A month into the 2021-22 school year and the Milpitas Unified School District (MUSD) has reported 44 cases of COVID-19. Forty-two students across 15 schools tested positive for the virus, along with two teachers. However, the district considers a viral “outbreak” to be three or more cases related to each other.
Last month, Bay Area health officials reaffirmed their support for in-person learning, despite the rise of the more contagious Delta variant, which has impacted children more than the virus’s original Alpha strain.
“We know that when rates of COVID are high in our communities, cases will appear at schools, just as they do in other settings,” health officials said in a joint statement. “However, with effective protocols in place –– including universal indoor masking, vaccinations of eligible persons, testing, good hand hygiene, staying home when sick, and proper ventilation –– the data shows that these multiple layers of defense can stop the spread of COVID in school settings.”
Last week, the San Francisco Department of Public Health announced that its contract tracers determined that all COVID-19 cases in children were linked to transmission that occurred outside of school. Similarly, San Jose Unified School District (SJUSD), which has 30,500 students and employees, also reported a low number of cases, with 41 positive cases in the first 22 days of the school year.
Parents who spoke to The Beat said they felt that MUSD has done comparably well to neighboring school districts –– especially since the district provides weekly COVID-19 testing kits.
Devi Sreepada, whose 2nd- and 6th-graders go to Curtner Elementary School, said she decided to send her children back to in-person school mainly because they were so excited to go back.
“A week or two before school reopened, they actually did practice runs by getting up at 6:30 am and timing their brushing, their baths, [and] their breakfast,” she said of her kids. “They would make me pack their food and eat lunch the way they were at school. That showed how much they were missing their day-to-day interactions with the teachers and other students.”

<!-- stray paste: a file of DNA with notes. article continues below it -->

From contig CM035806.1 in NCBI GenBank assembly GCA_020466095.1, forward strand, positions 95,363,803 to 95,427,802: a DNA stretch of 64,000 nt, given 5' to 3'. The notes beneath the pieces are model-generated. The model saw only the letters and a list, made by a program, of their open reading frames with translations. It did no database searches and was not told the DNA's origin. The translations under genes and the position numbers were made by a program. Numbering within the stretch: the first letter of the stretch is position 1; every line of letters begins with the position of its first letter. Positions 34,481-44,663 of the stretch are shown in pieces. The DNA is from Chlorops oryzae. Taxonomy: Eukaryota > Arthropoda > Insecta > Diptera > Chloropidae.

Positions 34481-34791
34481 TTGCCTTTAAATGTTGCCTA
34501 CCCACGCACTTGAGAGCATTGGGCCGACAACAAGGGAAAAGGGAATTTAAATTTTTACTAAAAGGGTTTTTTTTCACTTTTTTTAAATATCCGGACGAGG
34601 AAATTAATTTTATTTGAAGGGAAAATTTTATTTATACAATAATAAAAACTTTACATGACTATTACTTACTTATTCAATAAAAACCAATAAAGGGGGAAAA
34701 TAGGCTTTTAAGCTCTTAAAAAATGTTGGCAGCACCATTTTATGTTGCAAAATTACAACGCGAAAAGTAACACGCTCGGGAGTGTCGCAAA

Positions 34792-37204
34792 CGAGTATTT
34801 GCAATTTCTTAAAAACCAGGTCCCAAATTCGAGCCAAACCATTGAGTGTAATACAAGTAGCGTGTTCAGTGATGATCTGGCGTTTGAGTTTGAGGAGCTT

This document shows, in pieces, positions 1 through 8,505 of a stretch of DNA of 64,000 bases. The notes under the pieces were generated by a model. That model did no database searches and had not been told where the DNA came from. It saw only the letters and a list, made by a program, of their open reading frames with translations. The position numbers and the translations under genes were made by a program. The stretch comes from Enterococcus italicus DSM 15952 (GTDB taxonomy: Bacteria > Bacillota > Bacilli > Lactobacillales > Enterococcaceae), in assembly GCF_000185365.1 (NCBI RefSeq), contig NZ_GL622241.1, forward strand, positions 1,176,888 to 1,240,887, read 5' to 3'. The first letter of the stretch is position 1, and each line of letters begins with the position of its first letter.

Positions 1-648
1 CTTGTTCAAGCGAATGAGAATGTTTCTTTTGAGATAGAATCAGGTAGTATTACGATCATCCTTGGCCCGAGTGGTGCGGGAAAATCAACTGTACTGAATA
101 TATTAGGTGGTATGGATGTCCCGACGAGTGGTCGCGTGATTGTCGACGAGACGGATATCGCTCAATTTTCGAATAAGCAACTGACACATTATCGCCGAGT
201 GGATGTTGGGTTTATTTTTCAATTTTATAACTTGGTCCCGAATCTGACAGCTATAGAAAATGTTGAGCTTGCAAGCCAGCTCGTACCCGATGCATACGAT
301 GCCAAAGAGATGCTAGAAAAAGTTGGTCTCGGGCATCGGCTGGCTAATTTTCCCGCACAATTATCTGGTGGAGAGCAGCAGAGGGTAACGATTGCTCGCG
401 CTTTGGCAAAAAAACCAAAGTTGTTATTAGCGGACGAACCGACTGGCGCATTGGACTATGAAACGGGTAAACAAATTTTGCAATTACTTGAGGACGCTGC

Even though Sreepada’s oldest child thrived in online learning last year, she felt that the virtual option was not a fit for her family since her daughter could potentially be disconnected from Curtner.
At the Aug. 24 board meeting, MUSD Superintendent Cheryl Jordan said that 444 students were enrolled in the Virtual Pathways Program, with 43 students on the waiting list due to staffing problems. She acknowledged that the program had been experiencing some “challenges.”
Under a state law signed by Gov. Gavin Newsom this summer, school districts are required to place students back in the classroom within five days of a request to do so. But if a spot at a student’s home school isn’t available, they’ll be placed elsewhere.
Sreepada wishes her kids’ school had a hybrid program that would allow students to attend class remotely at their home school. When asked if the district had considered implementing such a program, spokesperson Scott Forstner told The Beat that the “Virtual Pathway Program is a program within itself.”
Like many parents, Srabasti Gupta felt that online learning last year was “brutal” –– especially seeing her youngest child start kindergarten at Curtner from a laptop.
“All of a sudden, my child was starting kindergarten right next to me on a laptop and expected to behave on a laptop, expected to get the questions right on the laptop, so I felt like a half-teacher in that case,” she said. “For him, I felt like he never got the stimulation a child gets in school.”
Gupta’s two oldest children are in 8th and 10th grade and attend Thomas Russell Middle School and Milpitas High School, respectively.
“This year, I do see a drastic difference in their happiness and upliftment,” she said of her older children. “Both of them are vaccinated, so we feel more at ease sending them to school, and then they are both really happy meeting their friends to the point that they want to walk home. They don’t want us to pick them up.”
Gupta said she does wish that Milpitas would have more of a staggered schedule to allow for social distancing in the classroom. However, the longtime MUSD parent said she recognizes that it would have to come from the “top down.” Forstner further confirmed this, stating that they “must offer full in-person instruction to all of our students as mandated by the state.”
According to Jordan, as of the Aug. 24 board meeting, 50 percent of district employees had uploaded their vaccination status. However, the number of vaccinated staff is estimated to be much higher as in June 88 percent of employees self-reported that they’d been vaccinated.
According to the latest data from the Santa Clara County Public Health Department, which was last updated Sept. 10, the county has had 22,210 cases of COVID-19 in children 17 and under since the start of the pandemic. Forty-two percent of those cases have been in school-age children ages 4 to 11 who are not yet eligible for the vaccine.